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Stanford Magazine covers Preserving Virtual Worlds

Stanford Magazine, the publication of the Stanford Alumni Association, provides a nice piece in its November/December 2008 issue on the Preserving Virtual Worlds project.  Under the title "Saving Worlds: Preserving the Digital and Virtual," neatly summarizes the project and its work, with quotations from Henry Lowood (me) and Beth Dulabahn of the Library of Congress, as well as a couple of nice photos.  By the way, the workshop described in the article was "Preserving Knowledge in Virtual Worlds," put on as part of Media-X' Summ

Doug Wilson's HTGG projects now in Second Life

Back in 2003, Doug Wilson prepared two video loops for the "Fictional Worlds, Virtual Experiences" show I curated with Casey Alt for the Cantor Center for Visual Arts at Stanford.  This was the first of the exhibitions the project has prepared over the years.  More recently, the project has been active in Second Life, particularly through the Life-Squared project with Lynn Hershmann and the "Preserving Virtual Worlds" project.

All Style: Early Psygnosis Games and Box Art

Looking through boxes and boxes of games all day, certain covers and companies begin to stick out and rise above the tide of their more "normal" and "artisticly void" contemporaries.  One such company, Psygnosis, is generally always a pleasure to behold with its colorful complex cover illustrations and equally compelling screenshots. Founded in Liverpool in 1984 by Ian Hetherington and Jonathan Ellis, Psygnosis was known for its intense graphical presentation and technical excellence.  The company's logo, a white and purple owl head, became a hallmark of the first generation Playstation and was attached to several seminal titles including the WipeOut series, Destruction Derby, and the less famous Colony Wars.

Financial Woes

In thinking about what to post, I was debating many different topics, most having to do with some company's history or maybe a specific box motif from the mid-80s. Then I opened a storage container that seemed to crystalize the post-to-be in my mind and tie in two very important trends from the modern newscape. The first being the impending collapse of the capitalist system, and the second, the rise in videogame sales.

Avatar. The Experience of Virtual Worlds

I am happy to announce that Avatar. An Experience into the Virtual World will open on October 10 2008 at the Museo Tridentino di Art Naturali in Trento, Italy. Curated by Carlo Maiolini, Avatar is a major event dedicated to the art and culture of virtual worlds. If you're lucky enough to travel to Northern Italy this Fall you will find a piece of both How Got Game and the Stanford Humanities Lab in the exhibition. In fact, I had the opportunity to contribute to the production of Avatar together with many Italian researchers, journalists, and curators.

More Nintendo Goodness

Although I have a good deal of posts in the pipe that are more edifying to the history of video games, it's going to be a little bit longer.  So in the mean time I figure I'd share with you one of my favorite Nintendo finds of late.  The 1990 Nintendo Power Game Calendar, rife with daring, intrigue, and terrible looking 3D monstrocities. Won't you take a look?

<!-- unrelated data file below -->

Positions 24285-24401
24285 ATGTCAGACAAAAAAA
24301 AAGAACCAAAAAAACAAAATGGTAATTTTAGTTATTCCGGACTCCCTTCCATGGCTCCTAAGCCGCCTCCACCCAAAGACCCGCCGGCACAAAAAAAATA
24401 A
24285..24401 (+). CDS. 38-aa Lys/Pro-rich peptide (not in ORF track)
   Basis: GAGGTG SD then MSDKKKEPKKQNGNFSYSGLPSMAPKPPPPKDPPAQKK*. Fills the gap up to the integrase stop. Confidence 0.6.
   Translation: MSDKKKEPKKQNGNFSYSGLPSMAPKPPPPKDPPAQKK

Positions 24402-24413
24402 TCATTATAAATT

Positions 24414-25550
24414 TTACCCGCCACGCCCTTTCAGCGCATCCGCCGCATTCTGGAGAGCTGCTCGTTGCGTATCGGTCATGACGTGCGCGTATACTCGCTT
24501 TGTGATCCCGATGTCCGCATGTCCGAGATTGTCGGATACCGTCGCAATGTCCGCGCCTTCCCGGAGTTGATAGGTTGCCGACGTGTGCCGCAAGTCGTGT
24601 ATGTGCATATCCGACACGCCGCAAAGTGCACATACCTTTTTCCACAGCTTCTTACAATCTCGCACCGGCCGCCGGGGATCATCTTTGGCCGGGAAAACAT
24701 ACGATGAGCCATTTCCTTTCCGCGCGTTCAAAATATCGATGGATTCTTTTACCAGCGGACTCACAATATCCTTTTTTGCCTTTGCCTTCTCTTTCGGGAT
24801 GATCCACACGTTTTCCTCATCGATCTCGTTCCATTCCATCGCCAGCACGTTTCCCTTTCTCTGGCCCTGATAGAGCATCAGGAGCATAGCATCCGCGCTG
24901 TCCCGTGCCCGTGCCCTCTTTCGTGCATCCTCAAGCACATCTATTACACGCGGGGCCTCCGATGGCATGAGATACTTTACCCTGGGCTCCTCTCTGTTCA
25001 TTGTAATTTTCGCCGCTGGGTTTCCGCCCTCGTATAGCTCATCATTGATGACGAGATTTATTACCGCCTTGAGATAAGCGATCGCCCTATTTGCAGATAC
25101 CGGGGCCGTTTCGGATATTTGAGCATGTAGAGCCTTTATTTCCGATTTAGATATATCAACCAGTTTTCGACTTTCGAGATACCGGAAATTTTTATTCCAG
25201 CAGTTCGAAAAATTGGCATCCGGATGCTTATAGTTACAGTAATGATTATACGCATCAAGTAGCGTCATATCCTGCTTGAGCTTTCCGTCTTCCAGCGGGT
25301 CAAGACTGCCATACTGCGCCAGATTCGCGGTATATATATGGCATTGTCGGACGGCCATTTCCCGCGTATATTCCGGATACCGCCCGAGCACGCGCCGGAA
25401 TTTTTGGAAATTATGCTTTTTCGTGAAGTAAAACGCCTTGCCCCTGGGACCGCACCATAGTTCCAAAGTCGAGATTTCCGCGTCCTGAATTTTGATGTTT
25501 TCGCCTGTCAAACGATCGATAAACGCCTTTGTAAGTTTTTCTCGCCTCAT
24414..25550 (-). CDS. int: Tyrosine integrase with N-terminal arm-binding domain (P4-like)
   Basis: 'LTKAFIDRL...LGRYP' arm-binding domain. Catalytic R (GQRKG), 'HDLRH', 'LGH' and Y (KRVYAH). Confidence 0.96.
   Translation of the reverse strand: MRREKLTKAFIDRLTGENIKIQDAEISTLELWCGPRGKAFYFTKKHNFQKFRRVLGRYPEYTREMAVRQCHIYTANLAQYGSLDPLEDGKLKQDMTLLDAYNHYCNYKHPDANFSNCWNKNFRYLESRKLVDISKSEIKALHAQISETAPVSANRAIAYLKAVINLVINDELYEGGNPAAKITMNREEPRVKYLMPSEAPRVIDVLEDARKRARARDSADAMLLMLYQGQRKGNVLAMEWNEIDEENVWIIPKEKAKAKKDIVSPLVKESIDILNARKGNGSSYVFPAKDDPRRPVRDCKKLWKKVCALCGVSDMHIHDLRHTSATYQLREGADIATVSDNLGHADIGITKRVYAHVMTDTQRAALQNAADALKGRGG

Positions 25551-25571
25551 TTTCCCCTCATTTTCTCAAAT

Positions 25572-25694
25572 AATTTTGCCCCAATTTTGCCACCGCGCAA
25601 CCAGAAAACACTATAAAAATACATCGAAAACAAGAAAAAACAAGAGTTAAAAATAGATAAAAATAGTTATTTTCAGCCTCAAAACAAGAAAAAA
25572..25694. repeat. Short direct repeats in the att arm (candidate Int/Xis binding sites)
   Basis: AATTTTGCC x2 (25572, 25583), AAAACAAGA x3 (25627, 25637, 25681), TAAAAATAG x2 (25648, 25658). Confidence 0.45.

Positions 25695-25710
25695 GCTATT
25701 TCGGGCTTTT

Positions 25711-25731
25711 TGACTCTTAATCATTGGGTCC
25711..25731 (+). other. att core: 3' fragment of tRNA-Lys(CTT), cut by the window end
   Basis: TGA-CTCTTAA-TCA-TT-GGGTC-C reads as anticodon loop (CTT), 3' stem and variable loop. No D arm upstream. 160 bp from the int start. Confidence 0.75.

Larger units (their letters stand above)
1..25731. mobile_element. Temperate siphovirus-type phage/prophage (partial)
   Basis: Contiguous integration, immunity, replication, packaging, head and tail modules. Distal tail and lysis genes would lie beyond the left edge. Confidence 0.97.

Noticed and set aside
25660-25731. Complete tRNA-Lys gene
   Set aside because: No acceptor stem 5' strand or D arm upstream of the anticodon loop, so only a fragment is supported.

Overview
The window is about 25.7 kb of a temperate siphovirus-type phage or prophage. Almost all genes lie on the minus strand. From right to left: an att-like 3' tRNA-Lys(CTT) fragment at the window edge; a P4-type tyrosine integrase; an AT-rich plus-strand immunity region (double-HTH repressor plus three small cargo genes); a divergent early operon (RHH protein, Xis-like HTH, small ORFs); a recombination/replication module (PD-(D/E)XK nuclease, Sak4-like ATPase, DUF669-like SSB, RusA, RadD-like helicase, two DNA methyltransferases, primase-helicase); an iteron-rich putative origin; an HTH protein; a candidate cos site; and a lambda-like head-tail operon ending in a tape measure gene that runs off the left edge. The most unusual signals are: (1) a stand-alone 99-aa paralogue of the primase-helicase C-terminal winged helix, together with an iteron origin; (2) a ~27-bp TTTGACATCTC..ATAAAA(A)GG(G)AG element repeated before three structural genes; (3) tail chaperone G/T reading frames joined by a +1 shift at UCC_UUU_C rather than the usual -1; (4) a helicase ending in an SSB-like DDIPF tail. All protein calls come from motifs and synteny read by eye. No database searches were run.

Update: the Archiving Virtual Worlds video collection

One of the resources we have created in the Preserving Virtual Worlds project is the Archiving Virtual Worlds video collection, hosted by our partner, The Internet Archive.  This collection is a collaborative effort of the How They Got Game Project project team in the Stanford University Libraries and the Internet Archive, as part of the Preserving Virtual Worlds project funded by the National Digital Information Infrastructure Preservation Program (NDIIPP) of the U

Errant Nintendo Licensing: Parties, Cereal, and School

Working through the collections provides some rather weird challenges to the discipline of library science.  An entire segment of the collection is devoted to items termed as realia, basically commercial products tied to video game concepts or characters.  They don't fit on shelves very well, and the exact means of how to preserve these detritus of commercial culture are fraught with an internal debate about their validity to humanity. I think everything should be remembered or recorded fastidiously, but then again I get a thrill out of looking at old Nintendo marketing crud, and I work in a library. That said, these items make my inner child awaken anew and crave some tasty morsels of the past.

The Beginnings of Sierra Part 2

In the first installment, we looked at the initial crop of Sierra text-adventure titles, received a good deal of response thanks to Kotaku, and garnered a good deal of positive feedback.  This post continues with discussion of the further early success of the company, and reveals some more rather obscure games that helped them putter along until they developed the first modern graphical adventure game. Hope you'll take a look-see.

The Beginnings of Sierra Part 1

With the impending demise of the iconic publisher Sierra, I figured it would fruitful to look around the office and see what items I could find that relate to the publisher/developer's beginnings.  It's interesting that once I decided to keep an eye out for a specific company, I realized that I had a lot of things I could relate to it. Makes me wonder how much I will regret not photographing absolutely everything I come across, since most of it ties directly to some potential theme.
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